Is the News Cycle “Real”?: A Case Study of Media “Phandom” and Agenda Setting in Persona 5

Is the News Cycle “Real”?: A Case Study of Media “Phandom” and Agenda Setting in Persona 5

Emory S. Daniel, Jr. (Appalachian State University, USA), Gregory P. Perreault (Appalachian State University, USA) and Michael G. Blight (North Central College, USA)
Copyright: © 2020 |Pages: 17
DOI: 10.4018/978-1-7998-3323-9.ch015

Abstract

This chapter features a game from the Shin Megami Tensei series called Persona 5. This chapter examines how the case of role playing video game Persona 5 depicts agenda setting through the use of an in-game audience-oriented polling systems and comment system in order to understand to a greater degree the ways in which games contribute to our understanding of media processes and explores the idea of fandom as integral to the agenda setting process. The case chapter addressed in this manuscript represents a unique narrative featuring a daily life simulator, a turn-based Japanese role-playing game (JRPG), and complex in-game media vehicles to drive the story.
Chapter Preview
Top

Introduction

Persona 5

As video games have become increasingly more accepted into the mainstream, so have the complexity of the stories that are presented in them (Tucker, 2012). Gaming has addressed complex topics within Universalizability, Utilitarianism, Game Theory, amongst many other theories that exist within the visual and interactive narrative of a video game. Additionally, Bogost (2008) has indicated that video game narratives have more complexity than any other medium due to their interactivity. The case study addressed in this manuscript represents a unique narrative featuring a daily life simulator, a turn-based Japanese role-playing game (JRPG), and complex in-game media vehicles to drive the story.

This chapter features a video game from the Shin Megami Tensei series called Persona 5 (Atlus, 2017). It is the fifth installment of the Persona series, which contrasts dark and disturbing themes with tales of developing friendships and light-hearted banter among Japanese high school students. While the tone has lightened in the last two entries in the series, the Persona series also includes the eponymous “Personas,” summoned creatures, like Pokemon, that grant the characters special powers to battle enemies in an alternate world (known in Persona 5 as the “metaverse”). All of this terminology and worldbuilding only indicates the degree to which this is a constructed world that depicts a highly mediated Tokyo and in which the high school students featured a constantly working to assess the reality around them. Central in Persona 5, is the social media in the game’s world. As the protagonist group, known as the “Phantom Thieves,” defeats the first antagonist, a student and fan submit a blog which has a poll regarding the approval of the group. As the Phantom Thieves defeat more antagonists, media exposure and fandom grow as does the approval on the “Phansite.” The Phansite is an in-game blog that fictional fans interact with each other concerning the Phantom Thieves actions, the Phantom Thieves justifiability for their in-game actions, and a poll discussing the existence of the Phantom Thieves. As the game states, you are allowed to progress through the narrative as you become more prevalent in the general public’s cognition. Therefore, the theme of this chapter is to determine how Persona 5 uses its in-game narrative to illustrate agenda setting as the Phantom Thieves grow in popularity.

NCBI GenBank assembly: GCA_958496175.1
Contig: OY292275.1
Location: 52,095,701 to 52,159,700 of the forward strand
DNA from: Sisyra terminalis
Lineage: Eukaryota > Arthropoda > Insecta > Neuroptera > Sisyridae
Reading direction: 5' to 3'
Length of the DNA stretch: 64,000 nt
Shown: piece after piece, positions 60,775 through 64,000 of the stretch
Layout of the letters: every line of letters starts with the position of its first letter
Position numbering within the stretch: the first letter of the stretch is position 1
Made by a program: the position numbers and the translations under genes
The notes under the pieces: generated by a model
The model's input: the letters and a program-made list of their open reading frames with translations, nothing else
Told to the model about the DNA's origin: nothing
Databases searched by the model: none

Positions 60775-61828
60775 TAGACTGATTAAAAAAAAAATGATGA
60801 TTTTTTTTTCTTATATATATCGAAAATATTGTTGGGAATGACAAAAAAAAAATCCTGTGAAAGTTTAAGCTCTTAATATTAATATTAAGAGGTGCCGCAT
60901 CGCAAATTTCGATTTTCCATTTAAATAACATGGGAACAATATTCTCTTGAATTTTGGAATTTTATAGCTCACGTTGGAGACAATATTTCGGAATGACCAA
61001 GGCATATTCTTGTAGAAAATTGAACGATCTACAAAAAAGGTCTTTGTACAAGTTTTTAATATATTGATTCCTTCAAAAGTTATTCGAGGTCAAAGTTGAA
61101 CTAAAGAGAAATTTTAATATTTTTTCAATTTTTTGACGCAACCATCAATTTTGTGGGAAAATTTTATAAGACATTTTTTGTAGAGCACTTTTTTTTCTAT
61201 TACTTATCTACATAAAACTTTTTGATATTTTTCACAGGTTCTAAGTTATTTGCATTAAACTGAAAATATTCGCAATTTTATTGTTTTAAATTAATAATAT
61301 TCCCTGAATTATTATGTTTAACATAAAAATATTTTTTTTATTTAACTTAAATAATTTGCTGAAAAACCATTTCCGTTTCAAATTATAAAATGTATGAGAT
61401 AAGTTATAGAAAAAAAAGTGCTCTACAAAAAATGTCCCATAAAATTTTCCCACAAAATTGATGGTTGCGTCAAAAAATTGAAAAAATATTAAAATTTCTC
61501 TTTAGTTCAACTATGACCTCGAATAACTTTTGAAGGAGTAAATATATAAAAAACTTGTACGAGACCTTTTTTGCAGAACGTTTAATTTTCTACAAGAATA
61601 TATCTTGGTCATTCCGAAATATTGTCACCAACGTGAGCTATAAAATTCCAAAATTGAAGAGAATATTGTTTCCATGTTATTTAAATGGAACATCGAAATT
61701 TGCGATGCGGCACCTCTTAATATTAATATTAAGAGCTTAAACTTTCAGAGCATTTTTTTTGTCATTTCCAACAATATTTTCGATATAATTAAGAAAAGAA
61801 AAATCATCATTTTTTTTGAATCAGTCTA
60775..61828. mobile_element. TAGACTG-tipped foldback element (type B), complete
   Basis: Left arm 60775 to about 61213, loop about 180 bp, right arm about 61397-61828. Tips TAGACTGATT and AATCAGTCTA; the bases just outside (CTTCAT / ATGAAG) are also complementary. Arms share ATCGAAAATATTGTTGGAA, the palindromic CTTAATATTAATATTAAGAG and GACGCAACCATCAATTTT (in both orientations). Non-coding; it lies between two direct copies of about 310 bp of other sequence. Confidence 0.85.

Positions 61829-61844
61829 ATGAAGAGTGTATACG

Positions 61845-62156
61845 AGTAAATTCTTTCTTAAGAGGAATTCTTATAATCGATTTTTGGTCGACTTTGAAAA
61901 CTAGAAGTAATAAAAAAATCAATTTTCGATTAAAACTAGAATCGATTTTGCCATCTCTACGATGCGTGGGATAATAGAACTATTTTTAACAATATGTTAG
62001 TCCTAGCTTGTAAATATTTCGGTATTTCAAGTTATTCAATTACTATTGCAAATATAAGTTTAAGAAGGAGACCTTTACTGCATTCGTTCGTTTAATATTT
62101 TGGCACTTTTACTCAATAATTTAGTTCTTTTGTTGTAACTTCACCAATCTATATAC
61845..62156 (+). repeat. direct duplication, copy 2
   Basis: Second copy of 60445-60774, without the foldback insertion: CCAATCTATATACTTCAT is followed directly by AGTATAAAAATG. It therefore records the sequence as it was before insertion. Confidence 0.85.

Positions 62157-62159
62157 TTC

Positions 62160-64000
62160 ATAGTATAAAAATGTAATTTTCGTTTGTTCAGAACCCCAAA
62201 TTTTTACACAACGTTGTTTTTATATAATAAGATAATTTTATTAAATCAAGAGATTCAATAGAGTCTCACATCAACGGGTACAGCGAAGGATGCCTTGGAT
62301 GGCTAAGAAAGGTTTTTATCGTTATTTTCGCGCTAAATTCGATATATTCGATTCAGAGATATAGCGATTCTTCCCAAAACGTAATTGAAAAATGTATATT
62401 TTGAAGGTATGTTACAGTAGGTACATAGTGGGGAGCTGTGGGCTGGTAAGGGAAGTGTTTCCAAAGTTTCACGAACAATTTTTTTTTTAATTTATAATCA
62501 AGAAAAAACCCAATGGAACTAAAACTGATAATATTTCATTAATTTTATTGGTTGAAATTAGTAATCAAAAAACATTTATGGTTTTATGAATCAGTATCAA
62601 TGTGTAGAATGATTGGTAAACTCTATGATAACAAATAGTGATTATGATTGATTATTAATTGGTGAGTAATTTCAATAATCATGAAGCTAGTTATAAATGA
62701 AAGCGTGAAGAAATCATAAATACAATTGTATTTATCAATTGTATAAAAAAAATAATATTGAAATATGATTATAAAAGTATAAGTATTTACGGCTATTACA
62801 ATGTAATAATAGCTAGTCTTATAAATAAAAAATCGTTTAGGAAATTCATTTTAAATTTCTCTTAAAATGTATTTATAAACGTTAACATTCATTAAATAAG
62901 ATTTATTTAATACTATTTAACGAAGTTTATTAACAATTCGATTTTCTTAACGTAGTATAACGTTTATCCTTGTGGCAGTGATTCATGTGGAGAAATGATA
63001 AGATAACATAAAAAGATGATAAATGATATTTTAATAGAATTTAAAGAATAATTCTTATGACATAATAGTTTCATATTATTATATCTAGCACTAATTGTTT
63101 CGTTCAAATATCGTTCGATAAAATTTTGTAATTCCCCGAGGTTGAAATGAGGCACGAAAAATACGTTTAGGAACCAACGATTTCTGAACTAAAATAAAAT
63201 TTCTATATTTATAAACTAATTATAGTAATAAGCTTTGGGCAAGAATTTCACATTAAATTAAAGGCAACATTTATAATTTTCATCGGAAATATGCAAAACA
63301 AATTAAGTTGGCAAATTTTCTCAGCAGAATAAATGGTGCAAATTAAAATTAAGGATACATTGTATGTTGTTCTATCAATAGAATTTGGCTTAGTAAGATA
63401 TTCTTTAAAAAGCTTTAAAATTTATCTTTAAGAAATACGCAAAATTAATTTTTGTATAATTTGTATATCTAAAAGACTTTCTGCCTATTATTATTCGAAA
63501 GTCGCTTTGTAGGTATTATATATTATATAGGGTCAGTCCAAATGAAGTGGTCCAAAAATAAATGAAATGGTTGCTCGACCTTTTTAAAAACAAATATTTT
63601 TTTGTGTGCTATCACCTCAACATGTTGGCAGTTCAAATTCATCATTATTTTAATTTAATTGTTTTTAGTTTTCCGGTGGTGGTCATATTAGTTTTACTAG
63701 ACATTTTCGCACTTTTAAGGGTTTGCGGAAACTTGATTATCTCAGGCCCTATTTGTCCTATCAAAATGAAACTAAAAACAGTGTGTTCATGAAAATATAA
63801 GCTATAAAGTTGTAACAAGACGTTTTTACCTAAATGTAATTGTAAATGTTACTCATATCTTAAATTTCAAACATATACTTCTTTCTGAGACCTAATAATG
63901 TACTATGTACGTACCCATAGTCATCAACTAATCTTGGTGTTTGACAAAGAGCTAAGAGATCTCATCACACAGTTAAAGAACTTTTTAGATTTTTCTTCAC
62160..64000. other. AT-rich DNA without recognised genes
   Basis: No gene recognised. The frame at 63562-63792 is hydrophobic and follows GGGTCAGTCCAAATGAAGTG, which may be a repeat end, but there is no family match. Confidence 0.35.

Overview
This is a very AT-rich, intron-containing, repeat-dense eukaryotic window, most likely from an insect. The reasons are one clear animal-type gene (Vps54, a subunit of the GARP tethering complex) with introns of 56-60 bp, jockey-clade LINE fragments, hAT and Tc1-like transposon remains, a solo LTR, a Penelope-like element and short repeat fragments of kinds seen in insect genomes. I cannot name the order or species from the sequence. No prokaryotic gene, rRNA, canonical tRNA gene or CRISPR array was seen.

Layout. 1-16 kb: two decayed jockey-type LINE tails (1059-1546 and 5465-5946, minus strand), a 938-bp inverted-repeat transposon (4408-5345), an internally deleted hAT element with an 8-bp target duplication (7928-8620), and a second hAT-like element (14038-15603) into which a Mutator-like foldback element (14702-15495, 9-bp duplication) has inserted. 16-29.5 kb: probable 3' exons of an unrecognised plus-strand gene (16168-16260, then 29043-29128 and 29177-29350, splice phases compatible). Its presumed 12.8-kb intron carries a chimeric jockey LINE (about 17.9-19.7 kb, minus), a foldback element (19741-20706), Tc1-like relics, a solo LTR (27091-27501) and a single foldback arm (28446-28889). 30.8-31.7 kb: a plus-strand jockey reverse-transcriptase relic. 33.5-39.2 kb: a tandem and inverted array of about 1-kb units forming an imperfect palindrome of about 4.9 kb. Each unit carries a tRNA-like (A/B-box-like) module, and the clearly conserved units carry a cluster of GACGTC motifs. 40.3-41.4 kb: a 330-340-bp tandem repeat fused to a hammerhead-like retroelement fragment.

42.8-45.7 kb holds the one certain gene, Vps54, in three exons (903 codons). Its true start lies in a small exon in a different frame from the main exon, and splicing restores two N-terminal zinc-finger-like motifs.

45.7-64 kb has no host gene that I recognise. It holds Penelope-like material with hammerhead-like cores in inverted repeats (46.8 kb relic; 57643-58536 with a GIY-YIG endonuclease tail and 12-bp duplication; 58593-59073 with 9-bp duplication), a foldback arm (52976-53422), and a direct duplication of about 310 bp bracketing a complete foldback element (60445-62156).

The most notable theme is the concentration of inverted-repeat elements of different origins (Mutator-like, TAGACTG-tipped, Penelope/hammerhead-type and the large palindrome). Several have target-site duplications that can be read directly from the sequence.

Research indicates increasingly that media literacy is at a disturbingly low level (Potter & Christ, 2007). People draw knowledge of media processes from a variety of sources, including entertainment media artifacts such as Persona 5 (Ferrucci, 2018). This chapter would like to argue that as a result of Persona 5’s popularity and widespread appeal (Romano, 2018, May 14), it serves as an ideal case to understand how the media process of agenda setting is communicated. It showcases a fictional array of happening, reported by fictional news and interpreted by fictional fans. Prior research has shown that such popular culture artifacts accomplish a great deal in modeling our relationship with institutions in society (Ferrucci, 2018).

Agenda setting is a vital concept in media literacy as helps explain the natural operations within journalism and distinguishes a shared set of news values from the more troubling concept of collusion. This chapter proposes to examine how the case of Persona 5 depicts agenda setting through the use of an in-game audience-oriented polling systems and comment system in order to understand to a greater degree the ways in which games contribute to our understanding of media processes. Largely, the chapter finds that the nature of Persona 5 reflects the agenda setting process, with the in-game poll and comments helping identify the relationship between news media and not just what fans think about but also what they think.

Key Terms in this Chapter

Need for Orientation: When audiences express discomfort not understanding something regarding the surrounding environment.

Procedural Rhetoric: Term is often used in reference to gaming to describe the ways in which electronic processes can be used to persuade.

Computer-Mediated Communication: Human communication via computers.

Shin Megami Tensei “Persona”: A series of Pokemon-style, role-playing video games in which players collect demons that can be used in battle sequences.

Personas: Grants the characters special powers to battle enemies in an alternate world (known in Persona 5 as the “metaverse”)

Media Literacy: An understanding of how media works and why media works the way it does.

Phantom Thieves: The heroes of the Persona 5 video game, who travel to an alternate world (the metaverse) in order to address real world problems.

Complete Chapter List

Search this Book:
Reset